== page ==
More than just white vs. pink

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When the Wear White campaign, organised by Islamic religious teacher Ustaz Noor Deros, was unveiled, it saw unlikely supporters in the Faith Community Baptist Church and LoveSingapore church network. The campaign ostensibly protests homosexuality and defends ‘the natural family’, a stance common to faith-based anti-LGBT activists. It is also a stance that alienates everybody who does not share the same convictions.

The Exclusion Chamber

Ustaz Deros and his Christian comrades are framing the issue as one of faith against LGBT people. By defining an in-group and an out-group, this approach would appeal to people of similar beliefs and draw them together against the outsider. By extension, it excludes everybody else.

This approach would fracture society into squabbling tribes. More accurately, members of the in-group would see themselves in conflict with a designated enemy in the service of some higher cause, never mind what the out-group really thinks.

Singapore’s LGBT movement has not sought to trample upon the rights of the religious community to worship in peace; they ask only to be recognised as fellow human beings and to enjoy the same rights as everybody else. Should the LGBT community succeed in attaining equality, it would not take away from the religious their right to practise their beliefs as they please.

Conversely, religious organisations that adopt homophobic ideologies seek to tamp down on the LGBT community, relegating them to the status of second-class citizens—or sub-humans—for the crime of having different sexual preferences. This so-called deviancy harms no one, nor does it reduce the rights and opportunities enjoyed by religious folk.

Religious organisations that practise the politics of exclusion pit themselves as the defenders of morality against the embodiment of perversion. Yet there is no zero-sum game, no winner-take-all scenario, no struggle between good and evil. There is no conflict between the religious and the non-heteronormative but that in the delusions of ideologues.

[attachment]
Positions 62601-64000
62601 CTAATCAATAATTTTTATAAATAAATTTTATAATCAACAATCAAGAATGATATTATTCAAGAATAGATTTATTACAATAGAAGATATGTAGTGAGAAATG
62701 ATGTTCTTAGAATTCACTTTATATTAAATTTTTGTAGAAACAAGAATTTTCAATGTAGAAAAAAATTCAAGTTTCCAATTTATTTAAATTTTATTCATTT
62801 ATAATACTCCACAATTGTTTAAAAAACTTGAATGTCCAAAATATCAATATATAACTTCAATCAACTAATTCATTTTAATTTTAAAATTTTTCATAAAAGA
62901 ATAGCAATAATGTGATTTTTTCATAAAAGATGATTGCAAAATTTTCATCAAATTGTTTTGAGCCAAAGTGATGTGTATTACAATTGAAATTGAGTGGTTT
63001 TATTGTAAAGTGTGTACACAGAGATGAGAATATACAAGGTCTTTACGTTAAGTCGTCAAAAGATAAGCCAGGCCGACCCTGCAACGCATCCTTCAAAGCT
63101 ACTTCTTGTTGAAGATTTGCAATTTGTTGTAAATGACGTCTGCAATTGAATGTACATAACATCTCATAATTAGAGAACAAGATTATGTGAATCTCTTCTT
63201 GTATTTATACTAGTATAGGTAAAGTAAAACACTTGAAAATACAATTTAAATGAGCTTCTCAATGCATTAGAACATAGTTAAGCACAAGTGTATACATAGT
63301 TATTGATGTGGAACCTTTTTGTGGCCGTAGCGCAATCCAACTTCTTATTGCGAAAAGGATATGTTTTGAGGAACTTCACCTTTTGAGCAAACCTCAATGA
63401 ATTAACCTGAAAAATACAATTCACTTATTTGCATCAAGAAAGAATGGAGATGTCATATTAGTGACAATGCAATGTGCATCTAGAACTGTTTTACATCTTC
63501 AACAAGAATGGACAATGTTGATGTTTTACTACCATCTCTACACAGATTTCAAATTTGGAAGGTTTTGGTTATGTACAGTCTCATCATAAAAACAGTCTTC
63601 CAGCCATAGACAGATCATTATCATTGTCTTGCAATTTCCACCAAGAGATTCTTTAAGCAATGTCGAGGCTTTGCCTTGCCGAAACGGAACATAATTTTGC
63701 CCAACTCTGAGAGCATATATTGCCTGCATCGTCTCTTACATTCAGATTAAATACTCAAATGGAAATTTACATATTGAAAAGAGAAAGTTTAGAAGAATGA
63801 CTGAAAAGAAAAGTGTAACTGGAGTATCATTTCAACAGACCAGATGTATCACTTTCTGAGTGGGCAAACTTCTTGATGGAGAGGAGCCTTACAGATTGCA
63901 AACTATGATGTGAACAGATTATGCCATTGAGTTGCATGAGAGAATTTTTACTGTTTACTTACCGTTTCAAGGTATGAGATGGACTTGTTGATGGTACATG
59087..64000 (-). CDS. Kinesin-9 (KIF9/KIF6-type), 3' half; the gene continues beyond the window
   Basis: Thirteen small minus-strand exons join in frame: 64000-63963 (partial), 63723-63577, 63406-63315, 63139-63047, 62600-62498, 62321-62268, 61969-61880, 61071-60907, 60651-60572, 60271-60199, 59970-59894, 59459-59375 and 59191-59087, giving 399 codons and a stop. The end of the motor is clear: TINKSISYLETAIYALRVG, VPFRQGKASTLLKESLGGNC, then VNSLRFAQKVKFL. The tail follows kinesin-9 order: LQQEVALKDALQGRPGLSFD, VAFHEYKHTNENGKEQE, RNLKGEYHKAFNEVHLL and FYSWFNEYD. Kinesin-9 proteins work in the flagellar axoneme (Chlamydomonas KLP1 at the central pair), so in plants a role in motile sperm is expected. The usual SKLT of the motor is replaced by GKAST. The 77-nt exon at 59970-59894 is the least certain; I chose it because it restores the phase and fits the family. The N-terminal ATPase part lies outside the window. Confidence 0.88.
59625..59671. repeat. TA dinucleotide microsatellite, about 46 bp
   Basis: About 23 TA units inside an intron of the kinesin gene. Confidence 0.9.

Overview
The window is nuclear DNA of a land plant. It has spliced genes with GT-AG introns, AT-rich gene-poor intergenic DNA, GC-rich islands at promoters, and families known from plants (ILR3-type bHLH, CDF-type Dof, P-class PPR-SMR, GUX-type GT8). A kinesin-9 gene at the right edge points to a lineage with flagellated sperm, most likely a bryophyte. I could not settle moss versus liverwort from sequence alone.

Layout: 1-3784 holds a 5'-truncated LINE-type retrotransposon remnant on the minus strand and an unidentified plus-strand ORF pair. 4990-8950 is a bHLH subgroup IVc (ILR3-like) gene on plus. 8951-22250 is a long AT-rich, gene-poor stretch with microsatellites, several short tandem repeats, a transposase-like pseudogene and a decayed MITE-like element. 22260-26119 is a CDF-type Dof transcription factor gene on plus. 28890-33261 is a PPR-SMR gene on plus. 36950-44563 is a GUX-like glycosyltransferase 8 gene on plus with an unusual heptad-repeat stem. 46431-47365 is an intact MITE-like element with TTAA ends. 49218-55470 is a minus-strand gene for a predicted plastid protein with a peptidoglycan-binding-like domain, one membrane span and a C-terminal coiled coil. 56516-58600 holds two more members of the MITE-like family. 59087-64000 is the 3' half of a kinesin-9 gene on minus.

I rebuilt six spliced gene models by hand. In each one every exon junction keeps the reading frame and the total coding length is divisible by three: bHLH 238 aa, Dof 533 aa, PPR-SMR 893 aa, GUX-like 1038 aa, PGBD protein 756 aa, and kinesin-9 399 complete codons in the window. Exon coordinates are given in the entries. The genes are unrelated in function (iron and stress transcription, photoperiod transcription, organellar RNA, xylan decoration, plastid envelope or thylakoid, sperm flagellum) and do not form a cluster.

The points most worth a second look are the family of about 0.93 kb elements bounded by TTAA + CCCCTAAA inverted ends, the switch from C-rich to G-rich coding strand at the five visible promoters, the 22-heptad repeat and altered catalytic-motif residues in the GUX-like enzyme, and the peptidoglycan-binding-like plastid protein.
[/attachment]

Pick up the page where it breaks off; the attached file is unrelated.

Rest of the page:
There may be merit for religious organisations to use religious arguments when communicating to fellow believers on matters of faith. When dealing with matters of the public interest, which by necessity encompasses people of multiple faiths and none, such an approach cannot possibly have any weight. No number of religious arguments can hope to sway an atheist or adherents of different faiths. They need a different approach.

Common conduct in the market place of ideas

Individuals and organisations wishing to be involved in public discussions must abide by a common set of standards to attain fruitful results. Arguments that appeal to insiders and exclude outsiders have no place in this market place of ideas. The point is to bring people together, not drive them apart. Arguments that do advance society should ideally satisfy at least three criteria.

The first is to do no harm. If implemented as policy, it could not be used to unjustly harm or oppress minority groups. Religious groups that want to keep the status quo regarding LGBT issues would be furthering harm, since men can still be arrested and charged with homosexual activities. Conversely, recognising LGBT people as fellow citizens would remove legal avenues for discrimination without harming others.

The second is the use of reason. Arguments from ideology appeal only to fellow believers and exclude non-believers. Arguments from reason are universal. By being founded on empirical research and objective studies, arguments from reason apply to everybody regardless of their position on the ideological divide. Arguments from reason should be supported and analysed, while arguments from religion ignored in non-religious contexts.

The third is to seek win-win-win outcomes. People should wherever possible aim to maximise gains for both parties, so society ultimately benefits. Concerning LGBT issues, a win-win-win scenario would have religious organisations retaining their freedom to worship, LGBT citizens being recognised as equal citizens under the law, and society benefiting as a consequence—or, at least, not harmed.

Society as a self-correcting organism

This is not to say organisations of any given faith or ideology must be automatically excluded from participating in the public discussion. Sometimes they can bring unique perspectives to a given issue that would otherwise be lost. The beauty of the market place of ideas is that it is a self-correcting organism. When allowed to function properly, the best ideas rise to the top while the worst are shunned.

This is already happening. The Wear White campaign has attracted disdain from activists and ordinary Singaporeans. The government has stepped in, cautioning against being caught in the crossfire. There is no need for more drastic action: supporting people who advocate the politics of inclusiveness and ignoring those who advance the politics of division would entrench the common standards outlined above and marginalise the groups that aim to divide society.

There is no place for the politics of division. Rejecting them in favour of the politics of inclusion would bring greater benefit to people, regardless of ideological, religious, or any other affiliation and identity.